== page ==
Monday, April 11, 2011

Magic Math

I've never enjoyed math class, except for algebra. Since that was philosophy, it doesn't count. Maybe I just never had the right teacher. I hated geometry so much that I haven't gone near sacred geometry. I will admit, however, that I have a thing for Pythagoras. I just do and I can't explain it. Again, likely more philosophy than math. The only geometry I was ever willing to do was cast a chart. Back in the day we didn't have computers to do it for us, we did it by hand! Uphill in both directions and through snowstorms! Argh, who let out the cranky old folks? lol Seriously, it's why I know there are 1440 minutes in a day without having to think about it.

Tonight I was drawn to explore the math-y side of things which lead me to a cute web site which reminded me of Magic Squares. I don't mean the numbers ones. The only magic number math I can do is sudoku. I was reading tonight about Pythagorean numerical magic squares, the harmonics of the universe, Chinese numerology and how it is similar to Pythagorean numerology and how a Chinese author believes Pythagoras came by a lot of his knowledge from India and China and just happened to bring it back to Greece. Looks like I have a Chinese counterpart! Just don't get me started on that who invented pasta thing (and ffs don't call them noodles when talking to me!).

I have a headache tonight and don't want a mathematically induced headache on top of that, so I moved on to magic palindrome squares, specifically the Sator-Rotas square The earliest version of this square was found in the ruins of Pompeii. Other versions have been found in Europe. I was meditating on the square tonight and found myself getting a bit of the vertigo. Don't meditate on anything used for thousands of years as a magickal charm when you are not feeling your best. Seriously, just turn away now. I'm not even posting the image of the square here because I can't stand to look at it again. So to let you in on the fun, go take a peek at the pictures up on wiki as well as the cute website I mentioned earlier. It has all sorts of ancient Greek and Roman math games including a click through picture labyrinth and a few ancient jokes of which I will leave you with one:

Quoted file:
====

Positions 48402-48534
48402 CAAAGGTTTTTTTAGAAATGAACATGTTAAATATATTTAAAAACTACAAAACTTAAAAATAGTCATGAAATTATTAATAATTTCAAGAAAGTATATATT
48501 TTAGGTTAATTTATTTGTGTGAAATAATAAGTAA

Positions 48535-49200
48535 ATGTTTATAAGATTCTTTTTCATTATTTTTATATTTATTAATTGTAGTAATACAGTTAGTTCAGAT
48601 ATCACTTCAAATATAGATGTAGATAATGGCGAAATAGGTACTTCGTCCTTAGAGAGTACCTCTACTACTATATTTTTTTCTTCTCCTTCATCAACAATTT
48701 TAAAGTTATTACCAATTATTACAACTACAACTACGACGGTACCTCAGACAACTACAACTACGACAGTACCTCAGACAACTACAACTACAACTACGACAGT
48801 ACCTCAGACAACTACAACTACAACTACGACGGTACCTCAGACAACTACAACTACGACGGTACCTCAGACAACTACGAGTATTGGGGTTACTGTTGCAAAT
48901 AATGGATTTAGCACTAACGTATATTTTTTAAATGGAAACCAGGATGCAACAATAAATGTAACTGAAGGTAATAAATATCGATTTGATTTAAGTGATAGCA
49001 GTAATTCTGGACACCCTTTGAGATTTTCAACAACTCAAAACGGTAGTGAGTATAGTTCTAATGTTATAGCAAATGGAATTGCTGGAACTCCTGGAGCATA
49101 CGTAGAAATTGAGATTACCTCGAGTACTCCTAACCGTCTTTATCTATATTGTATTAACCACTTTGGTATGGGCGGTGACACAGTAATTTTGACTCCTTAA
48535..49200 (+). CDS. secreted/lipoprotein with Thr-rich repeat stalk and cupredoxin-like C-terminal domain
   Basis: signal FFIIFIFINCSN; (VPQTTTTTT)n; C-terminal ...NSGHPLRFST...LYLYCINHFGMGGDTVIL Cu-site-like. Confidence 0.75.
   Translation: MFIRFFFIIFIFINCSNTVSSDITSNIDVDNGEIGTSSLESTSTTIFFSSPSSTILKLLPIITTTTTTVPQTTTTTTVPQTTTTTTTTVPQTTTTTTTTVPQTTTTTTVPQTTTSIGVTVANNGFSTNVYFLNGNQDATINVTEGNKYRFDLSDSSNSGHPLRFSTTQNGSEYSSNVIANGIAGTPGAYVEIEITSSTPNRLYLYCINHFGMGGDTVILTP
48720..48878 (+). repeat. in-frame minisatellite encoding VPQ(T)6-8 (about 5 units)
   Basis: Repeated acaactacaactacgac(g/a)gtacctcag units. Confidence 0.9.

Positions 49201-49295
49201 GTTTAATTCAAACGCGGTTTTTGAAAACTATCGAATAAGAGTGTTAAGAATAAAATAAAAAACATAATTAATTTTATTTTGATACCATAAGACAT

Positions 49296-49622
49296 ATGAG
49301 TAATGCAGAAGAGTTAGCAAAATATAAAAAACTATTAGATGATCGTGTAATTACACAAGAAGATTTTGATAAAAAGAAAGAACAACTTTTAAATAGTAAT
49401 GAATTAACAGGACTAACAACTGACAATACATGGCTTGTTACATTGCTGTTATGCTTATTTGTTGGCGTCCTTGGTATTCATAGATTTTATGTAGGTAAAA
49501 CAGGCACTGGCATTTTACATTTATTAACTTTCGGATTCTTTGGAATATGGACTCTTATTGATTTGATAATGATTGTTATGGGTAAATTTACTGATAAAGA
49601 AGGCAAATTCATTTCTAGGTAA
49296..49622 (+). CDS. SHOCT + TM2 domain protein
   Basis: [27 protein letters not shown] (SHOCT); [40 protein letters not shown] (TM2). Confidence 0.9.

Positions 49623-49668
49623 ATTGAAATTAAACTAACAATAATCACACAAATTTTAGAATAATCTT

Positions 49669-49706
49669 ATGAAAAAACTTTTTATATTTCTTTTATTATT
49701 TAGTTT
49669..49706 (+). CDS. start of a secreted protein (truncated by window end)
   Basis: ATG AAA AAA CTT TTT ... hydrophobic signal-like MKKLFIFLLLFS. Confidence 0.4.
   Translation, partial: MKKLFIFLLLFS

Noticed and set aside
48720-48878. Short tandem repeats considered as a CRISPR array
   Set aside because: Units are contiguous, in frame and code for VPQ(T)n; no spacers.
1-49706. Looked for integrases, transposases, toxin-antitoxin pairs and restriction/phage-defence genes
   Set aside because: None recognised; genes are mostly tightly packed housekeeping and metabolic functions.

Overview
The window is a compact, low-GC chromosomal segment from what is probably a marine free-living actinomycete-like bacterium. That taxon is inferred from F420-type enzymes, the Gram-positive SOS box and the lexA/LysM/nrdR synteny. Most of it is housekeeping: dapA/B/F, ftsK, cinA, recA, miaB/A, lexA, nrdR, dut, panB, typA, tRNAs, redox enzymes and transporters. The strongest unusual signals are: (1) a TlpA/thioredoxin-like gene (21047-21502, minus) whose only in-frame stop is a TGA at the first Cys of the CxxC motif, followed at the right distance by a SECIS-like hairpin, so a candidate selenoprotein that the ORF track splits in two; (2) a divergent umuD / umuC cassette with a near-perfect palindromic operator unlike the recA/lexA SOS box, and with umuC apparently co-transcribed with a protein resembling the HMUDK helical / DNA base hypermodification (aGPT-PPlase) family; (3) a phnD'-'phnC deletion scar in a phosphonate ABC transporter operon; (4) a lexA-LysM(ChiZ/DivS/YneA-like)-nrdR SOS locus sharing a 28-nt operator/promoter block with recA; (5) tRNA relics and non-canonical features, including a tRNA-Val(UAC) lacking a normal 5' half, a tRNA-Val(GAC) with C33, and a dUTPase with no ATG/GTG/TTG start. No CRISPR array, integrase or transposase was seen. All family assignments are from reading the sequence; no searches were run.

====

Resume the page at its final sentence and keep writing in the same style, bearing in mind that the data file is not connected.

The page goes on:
Ἀφυὴς γραμματικὸς ἐρωτηθείς· ἡ μήτηρ Πριάμου τίς ἐκαλεῖτο; ἀπορῶν ἔφη· ἡμεῖς κατὰ τιμὴν κυρίαν αὐτὴν καλοῦμεν. 
An incompetent schoolteacher was asked who the mother of Priam was. Not knowing the answer, he said: "It's polite to call her Ma'am".

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